Graphene can Superconduct, says Cambridge University Research

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Researchers at Cambridge University say they have found a way for graphene to act as a superconductor. Until now, superconductivity in graphene has only been achieved by either doping it with, or placing it on, a superconducting material, which can compromise some of its other properties.

The study is also said to suggest that graphene could be used to make a transistor-like device in a superconducting circuit and that its superconductivity could be incorporated into molecular electronics. “In principle, given the variety of chemical molecules that can bind to graphene’s surface, this research could result in the development of molecular electronics devices with novel functionalities based on superconducting graphene,” said Dr Angelo Di Bernardo.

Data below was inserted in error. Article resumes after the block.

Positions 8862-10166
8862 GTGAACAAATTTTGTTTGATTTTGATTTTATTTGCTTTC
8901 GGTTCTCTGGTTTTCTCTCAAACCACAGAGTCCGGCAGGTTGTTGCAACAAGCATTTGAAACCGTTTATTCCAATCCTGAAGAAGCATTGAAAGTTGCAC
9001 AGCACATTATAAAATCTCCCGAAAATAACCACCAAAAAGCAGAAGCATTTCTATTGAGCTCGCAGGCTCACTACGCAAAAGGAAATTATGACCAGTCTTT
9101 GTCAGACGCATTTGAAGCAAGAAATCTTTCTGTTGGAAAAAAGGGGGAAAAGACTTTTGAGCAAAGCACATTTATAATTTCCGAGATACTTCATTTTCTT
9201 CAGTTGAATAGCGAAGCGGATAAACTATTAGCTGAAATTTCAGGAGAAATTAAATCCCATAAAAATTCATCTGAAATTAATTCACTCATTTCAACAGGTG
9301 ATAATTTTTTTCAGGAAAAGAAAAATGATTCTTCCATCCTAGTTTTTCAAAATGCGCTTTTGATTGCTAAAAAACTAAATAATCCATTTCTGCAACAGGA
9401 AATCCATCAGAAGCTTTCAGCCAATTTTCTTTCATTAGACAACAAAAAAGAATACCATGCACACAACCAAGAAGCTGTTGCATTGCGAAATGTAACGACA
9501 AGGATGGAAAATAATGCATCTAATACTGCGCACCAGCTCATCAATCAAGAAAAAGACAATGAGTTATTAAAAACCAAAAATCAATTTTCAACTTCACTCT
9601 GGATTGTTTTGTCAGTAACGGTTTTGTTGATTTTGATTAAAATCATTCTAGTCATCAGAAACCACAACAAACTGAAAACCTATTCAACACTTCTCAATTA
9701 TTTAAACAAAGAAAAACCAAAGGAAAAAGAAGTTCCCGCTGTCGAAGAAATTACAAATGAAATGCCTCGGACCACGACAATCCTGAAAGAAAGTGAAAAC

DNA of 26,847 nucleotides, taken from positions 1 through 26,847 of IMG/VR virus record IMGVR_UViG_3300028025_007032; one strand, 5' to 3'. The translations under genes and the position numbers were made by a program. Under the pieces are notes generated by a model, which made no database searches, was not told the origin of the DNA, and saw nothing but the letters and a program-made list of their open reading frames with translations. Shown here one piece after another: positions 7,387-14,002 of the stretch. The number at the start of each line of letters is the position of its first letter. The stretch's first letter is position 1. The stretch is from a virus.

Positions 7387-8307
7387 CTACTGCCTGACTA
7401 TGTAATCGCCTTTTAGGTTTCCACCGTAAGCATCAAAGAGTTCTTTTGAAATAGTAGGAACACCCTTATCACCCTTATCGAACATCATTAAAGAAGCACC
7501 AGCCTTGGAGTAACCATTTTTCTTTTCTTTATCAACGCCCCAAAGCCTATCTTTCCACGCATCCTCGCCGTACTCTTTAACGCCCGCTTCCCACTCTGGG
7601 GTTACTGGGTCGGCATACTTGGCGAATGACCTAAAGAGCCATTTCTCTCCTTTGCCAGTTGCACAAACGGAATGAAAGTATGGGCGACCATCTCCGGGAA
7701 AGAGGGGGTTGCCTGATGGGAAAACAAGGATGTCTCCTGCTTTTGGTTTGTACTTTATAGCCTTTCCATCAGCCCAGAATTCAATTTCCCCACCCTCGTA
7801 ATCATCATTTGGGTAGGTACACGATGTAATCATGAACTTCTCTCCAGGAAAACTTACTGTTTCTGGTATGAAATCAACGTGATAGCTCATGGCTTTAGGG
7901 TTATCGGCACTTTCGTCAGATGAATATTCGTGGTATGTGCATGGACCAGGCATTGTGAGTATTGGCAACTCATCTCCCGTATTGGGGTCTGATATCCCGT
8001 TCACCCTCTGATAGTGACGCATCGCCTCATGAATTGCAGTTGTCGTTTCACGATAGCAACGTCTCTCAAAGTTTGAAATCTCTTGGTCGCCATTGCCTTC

The researchers managed to get graphene to superconduct in its own right by coupling it with praseodymium cerium copper oxide (PCCO).

“It has been postulated that, under the right conditions, graphene should undergo a superconducting transition, but can’t,” said Dr Jason Robinson. “The idea of this experiment was to find out if we coupled graphene to a superconductor, could we switch that intrinsic superconductivity on? The question then becomes how do you know that the superconductivity you are seeing is coming from within the graphene itself, and not the underlying superconductor?”

The team says it remains unclear what type of superconductivity has been activated, but thinks the results indicate that it is the ‘p-wave’ form – something academics have been to verify for more than 20 years.

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